Ms. Miljo’s conservation work followed the pattern of Jane Goodall’s with chimpanzees in Tanzania, Dian Fossey’s with gorillas in Rwanda and Biruté Galdikas’s with orangutans in Indonesian Borneo. But unlike those women, Ms. Miljo did not begin her work as a scientific researcher.

Rather, she had the same motivation as people who rescue stray cats. She began by spiriting away a battered young Bobby from a national park in Angola. She saved orphans, including one clinging to the decomposing body of its mother in a garbage dump. Some baboons she found were being held captive so that their feces could be collected for use in native medicines. Others had been used in medical experiments. She called baboons “nature’s unwanted little people.”

The 2011 book “Kalahari Dream,” by Chris Mercer and Beverly Pervan, told how Ms. Miljo had repeatedly been charged with transporting and keeping an animal without a permit. In one courtroom, a prosecutor demanded to know why she wasted her time on “problem animals like baboons.”

She responded, “Who are you to tell God that he should not have created baboons?”

Ms. Miljo had earlier rescued warthogs, porcupines, reptiles and birds as well. But by 1989 she had decided to concentrate on her beloved baboons and create a haven for them on the 50 acres she owned near Kruger National Park in South Africa.

The center’s private preserve is home to more than 400 baboons, according to its Web site. Some arrived as orphans or with injuries, and some wandered by as wild baboons attracted by their own kind. The center says the wild and tame baboons live together peacefully, which some people did not think possible.

The sanctuary was only the first step. Ms. Miljo also nudged her baboons into forming “troops,” as they would in the wild, and released them together in what she called a “walk to freedom.” More than a dozen troops, totaling about 250 baboons, have been released in the last 20 years; Nelson Mandela, the former president of South Africa, witnessed one.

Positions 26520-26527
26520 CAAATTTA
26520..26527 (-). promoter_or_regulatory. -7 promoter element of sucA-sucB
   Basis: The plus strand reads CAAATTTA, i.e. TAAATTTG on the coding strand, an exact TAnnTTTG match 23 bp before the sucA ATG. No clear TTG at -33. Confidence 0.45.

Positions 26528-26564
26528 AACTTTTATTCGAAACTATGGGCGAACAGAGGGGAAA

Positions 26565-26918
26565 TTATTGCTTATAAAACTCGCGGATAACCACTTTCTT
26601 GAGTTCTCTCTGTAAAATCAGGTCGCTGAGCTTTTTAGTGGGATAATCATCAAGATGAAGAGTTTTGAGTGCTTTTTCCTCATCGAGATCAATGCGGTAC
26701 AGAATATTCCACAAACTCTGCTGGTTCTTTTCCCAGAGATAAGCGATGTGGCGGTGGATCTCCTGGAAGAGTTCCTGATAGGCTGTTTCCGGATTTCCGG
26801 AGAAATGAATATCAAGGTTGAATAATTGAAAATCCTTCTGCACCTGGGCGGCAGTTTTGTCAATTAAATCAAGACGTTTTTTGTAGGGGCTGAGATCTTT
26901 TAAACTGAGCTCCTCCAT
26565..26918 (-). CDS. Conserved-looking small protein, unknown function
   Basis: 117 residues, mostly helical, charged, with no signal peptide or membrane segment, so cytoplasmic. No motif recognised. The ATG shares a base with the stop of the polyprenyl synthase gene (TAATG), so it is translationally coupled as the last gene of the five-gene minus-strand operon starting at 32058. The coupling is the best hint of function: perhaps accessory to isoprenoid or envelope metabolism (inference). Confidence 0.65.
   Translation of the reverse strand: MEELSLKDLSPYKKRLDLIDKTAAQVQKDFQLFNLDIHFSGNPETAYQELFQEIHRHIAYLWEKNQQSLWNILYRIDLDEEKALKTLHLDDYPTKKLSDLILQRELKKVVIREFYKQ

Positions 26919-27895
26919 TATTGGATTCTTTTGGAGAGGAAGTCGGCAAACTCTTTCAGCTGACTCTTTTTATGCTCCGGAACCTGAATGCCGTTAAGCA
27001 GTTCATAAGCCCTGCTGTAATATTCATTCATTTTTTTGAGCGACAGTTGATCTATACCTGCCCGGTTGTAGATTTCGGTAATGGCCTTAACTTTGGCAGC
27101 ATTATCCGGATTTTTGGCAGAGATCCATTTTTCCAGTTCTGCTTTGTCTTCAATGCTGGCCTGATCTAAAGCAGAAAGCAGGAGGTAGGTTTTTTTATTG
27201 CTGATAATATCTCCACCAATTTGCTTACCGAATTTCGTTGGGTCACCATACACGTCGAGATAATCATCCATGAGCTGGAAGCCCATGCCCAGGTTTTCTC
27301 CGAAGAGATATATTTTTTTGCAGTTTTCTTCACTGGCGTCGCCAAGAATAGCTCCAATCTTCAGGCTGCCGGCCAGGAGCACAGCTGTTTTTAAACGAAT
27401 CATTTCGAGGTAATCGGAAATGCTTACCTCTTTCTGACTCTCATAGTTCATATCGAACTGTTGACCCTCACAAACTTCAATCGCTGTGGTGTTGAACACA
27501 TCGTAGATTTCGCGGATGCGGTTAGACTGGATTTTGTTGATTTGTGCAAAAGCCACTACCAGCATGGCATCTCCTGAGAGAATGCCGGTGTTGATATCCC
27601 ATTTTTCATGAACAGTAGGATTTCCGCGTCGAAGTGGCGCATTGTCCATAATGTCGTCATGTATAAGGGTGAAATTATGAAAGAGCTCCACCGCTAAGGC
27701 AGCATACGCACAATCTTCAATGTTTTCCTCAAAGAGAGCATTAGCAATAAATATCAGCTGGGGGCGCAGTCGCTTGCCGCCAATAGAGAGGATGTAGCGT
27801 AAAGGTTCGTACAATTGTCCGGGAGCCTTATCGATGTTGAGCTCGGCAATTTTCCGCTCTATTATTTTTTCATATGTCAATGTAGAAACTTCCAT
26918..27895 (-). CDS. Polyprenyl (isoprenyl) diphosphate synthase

Rita Neumann was born into an upper-middle-class family in 1931 in northeastern Germany. At 8 she joined the Hitler Youth and became one of its youngest local leaders. She liked the sports competition the organization provided, and the opportunity to escape an “overprotective mother,” she told The Washington Post Magazine in 2008.

“Only today, in hindsight, do I understand the total madness we were subjected to,” she said.

Though her ambition was to be a veterinarian, Ms. Miljo said, she was thwarted by a West German policy of giving veterans preferential admissions to universities. She worked in the zoo in Hamburg and moved to South Africa in 1953 with her husband, Lothar Simon, a mining engineer. A decade later, she bought the 50 acres of bush that would become her baboon center.

Ms. Miljo is survived by a brother. In 1972, her husband and 17-year-old daughter were killed in a small-plane crash. A brief second marriage, to Piet Miljo, a South African, ended in divorce.

Ms. Miljo was known to remember the location of each unmarked grave of her baboons. She was to be buried with them.





Published: August 1, 2012

  • Norman Alden, a character actor who played a soda jerk in “Back to the Future,” a cameraman in Tim Burton’s “Ed Wood,” and the title role in the cult director Richard C. Sarafian’s first film, “Andy,” died Friday in Los Angeles. He was 87.

Deran Productions

Norman Alden in “Andy,” a drama that was directed by Richard C. Sarafian in 1965.

His death was confirmed by Linda Thieben, his partner of more than 30 years.

Mr. Alden acted in television and film for 50 years, appearing regularly on shows like “The Legend of Wyatt Earp,” “The Untouchables” and “My Three Sons.”